The algorithm diagnoses the situation from six sentences per day
Sound technology can now detect early signs of heart problems in heart patients, weeks before they become aware of any symptoms.
All they need to do is record themselves on a smartphone for 45 seconds a day. Then a super-sensitive algorithm “listens” for the problems.
Technology developed by Israel Cordeo MedicalDesigned for patients with congestive heart failure, when fluid builds up inside the heart and leads to inefficient pumping.
They will already be diagnosed with the chronic condition and will take medication to reduce the pressure on their hearts.
But they won’t be aware of the buildup of excess fluid in the heart and lungs until it’s too late, and they’re already experiencing symptoms of a relapse.
Cordeo’s audio app, called HearO, can make subtle changes up to 18 days before they start to feel unwell, according to recent tests on patients in Israel.
This gives their doctors the opportunity to double the dose of diuretics — drugs that lower blood pressure — for a few days and avoid the trauma of a hospital stay.
“We are probably one of the first companies in the world to use speech to detect clinical conditions in humans,” says Tamir Tal, CEO of the company.
“Speech carries a lot of personal information about us. When you talk to your mother, just one sentence is enough to let you know how she feels.
“We use speech to give the doctor something they can use objectively to determine a patient’s actual medical condition.”
Fluid buildup in the lungs is the best sign that a patient has undiagnosed, but measurable heart problems that have eluded modern medical science, until now.
It does not appear on any test or scan. Attempts to track it by measuring the patient’s pulse, breathing, and weight result in a lot of false positives.
High-tech wearables have had some success, but they depend too much on patient compliance, says Tal.
Monitors surgically inserted into the heart provide accurate information but are invasive, expensive, and unpopular.
But having a patient read six sentences a day on their smartphone is easy, efficient and accurate. This daily audio file is enough for the algorithm to know if something is wrong.
Our lungs push air through the larynx and it’s where the entire speech process begins, so any irregularities there will affect the way we speak, even if we can’t actually hear it.
“What we’re doing is called low-level speech processing, looking at very, very small changes in the lungs,” says Tal.
“It’s like a sensor in a car’s engine that turns on a light on the dashboard if it starts to fill with excess fluid.”
Patients recite their sentences daily. One example in English is “Emma bought a nice cup of tea,” but the system caters for six languages and can easily be adapted for more than that.
Professor Ilan Shalom, who used to work for AudioCodes, one of the largest speech processing companies in the world, developed real-time speech and audio analysis that detects premature accumulation of fluids.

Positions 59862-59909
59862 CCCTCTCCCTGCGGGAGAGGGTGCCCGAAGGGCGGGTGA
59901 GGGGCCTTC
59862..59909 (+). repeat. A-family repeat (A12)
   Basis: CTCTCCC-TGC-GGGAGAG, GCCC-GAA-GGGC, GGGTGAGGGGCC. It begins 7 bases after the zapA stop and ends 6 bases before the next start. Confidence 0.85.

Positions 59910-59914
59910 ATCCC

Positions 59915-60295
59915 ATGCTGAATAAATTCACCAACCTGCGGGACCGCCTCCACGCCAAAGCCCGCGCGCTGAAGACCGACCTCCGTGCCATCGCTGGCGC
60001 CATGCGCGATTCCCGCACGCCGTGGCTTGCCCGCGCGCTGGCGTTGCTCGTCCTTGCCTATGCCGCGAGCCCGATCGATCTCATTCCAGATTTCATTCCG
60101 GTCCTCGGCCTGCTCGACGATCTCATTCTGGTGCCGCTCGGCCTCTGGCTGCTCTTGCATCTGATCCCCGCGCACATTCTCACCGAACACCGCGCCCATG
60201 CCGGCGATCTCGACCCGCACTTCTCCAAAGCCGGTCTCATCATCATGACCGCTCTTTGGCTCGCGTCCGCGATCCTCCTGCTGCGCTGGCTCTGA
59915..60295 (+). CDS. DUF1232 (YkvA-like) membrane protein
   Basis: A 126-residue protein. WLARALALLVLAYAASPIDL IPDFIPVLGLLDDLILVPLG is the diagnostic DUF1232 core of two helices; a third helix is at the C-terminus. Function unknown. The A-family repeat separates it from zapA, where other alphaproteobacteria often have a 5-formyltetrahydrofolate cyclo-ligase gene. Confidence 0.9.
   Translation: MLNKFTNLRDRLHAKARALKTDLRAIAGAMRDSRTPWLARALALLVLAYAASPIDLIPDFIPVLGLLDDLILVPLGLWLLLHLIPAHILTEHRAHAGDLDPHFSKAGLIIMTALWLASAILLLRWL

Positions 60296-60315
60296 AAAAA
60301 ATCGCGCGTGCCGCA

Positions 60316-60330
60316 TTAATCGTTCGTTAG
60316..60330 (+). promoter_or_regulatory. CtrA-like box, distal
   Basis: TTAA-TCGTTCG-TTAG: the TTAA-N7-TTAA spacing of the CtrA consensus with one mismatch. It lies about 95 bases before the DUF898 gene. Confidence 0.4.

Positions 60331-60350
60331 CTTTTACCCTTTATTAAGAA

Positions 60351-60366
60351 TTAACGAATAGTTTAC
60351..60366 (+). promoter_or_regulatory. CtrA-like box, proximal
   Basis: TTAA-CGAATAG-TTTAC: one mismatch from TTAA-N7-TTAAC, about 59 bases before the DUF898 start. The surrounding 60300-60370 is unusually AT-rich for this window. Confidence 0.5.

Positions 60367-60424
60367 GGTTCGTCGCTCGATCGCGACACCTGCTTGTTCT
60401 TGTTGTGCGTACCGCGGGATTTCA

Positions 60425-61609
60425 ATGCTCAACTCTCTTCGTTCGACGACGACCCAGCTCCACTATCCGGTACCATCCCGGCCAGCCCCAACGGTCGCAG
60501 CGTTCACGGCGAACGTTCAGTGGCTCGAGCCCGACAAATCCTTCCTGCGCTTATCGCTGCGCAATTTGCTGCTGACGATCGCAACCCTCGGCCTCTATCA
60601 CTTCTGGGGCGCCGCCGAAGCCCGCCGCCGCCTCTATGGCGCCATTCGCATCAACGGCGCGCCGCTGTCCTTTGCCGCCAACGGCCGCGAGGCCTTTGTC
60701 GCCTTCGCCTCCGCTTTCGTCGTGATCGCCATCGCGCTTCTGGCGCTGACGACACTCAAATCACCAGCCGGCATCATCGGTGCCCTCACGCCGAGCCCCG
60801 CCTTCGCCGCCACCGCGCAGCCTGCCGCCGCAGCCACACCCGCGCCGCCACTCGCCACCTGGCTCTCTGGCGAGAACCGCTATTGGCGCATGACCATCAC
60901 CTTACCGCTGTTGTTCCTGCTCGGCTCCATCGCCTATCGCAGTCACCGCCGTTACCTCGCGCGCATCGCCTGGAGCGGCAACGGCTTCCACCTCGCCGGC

His work allows HearO to hear for differences in sound from the vocal tract that are too subtle for the human ear to distinguish.
Siri and Alexa both analyze and understand human language but HearO is a more advanced type of voice technology.
Patients record a baseline audio sample when they are healthy, and the algorithm compares that to the daily audio file they send from their device.
A recent study of 180 patients at 10 medical centers in Israel found that the system identified heart failure an average of 18 days before it occurred, based on a daily voice sample.
And he made a correct diagnosis in 82 percent of cases, compared to just 10 to 20 percent by monitoring a patient’s weight.
HearO targets patients who died 20 years ago of a heart attack or other cardiac condition but are routinely rescued today using minimally invasive techniques. However, their heart has suffered a shock, and is not working as it should.
With a healthy heart, blood stays in a closed-loop system. But if the heart is working at reduced capacity, fluids — plasma, water and blood — can start to build up in the body and eventually begin to fill the lungs.
It usually takes anywhere from three weeks to a month before the patient begins to experience symptoms. By then it is too late and they could already be seriously ill.
Even if a patient is in the hospital, Tal says, the best MRI machines in the world can’t detect or visualize fluid.
Hence, the reason why there is no gold standard for heart failure. No one knows when someone is deteriorating except for a physician who is concerned with the clinical examination along with their condition.
“There is currently no test that can tell you this is happening. Never mind, another blood test, not an imaging device, nothing at all.
People do not like to use medical devices that are designed for use at home. They are primarily designed for clinical efficacy, rather than user delight. But people are very happy with their iPhone or Android devices.”
HearO will undergo two patient trials in Israel next year and has approval to be commercialized as early as 2023 in Spain, the United Kingdom and Germany.
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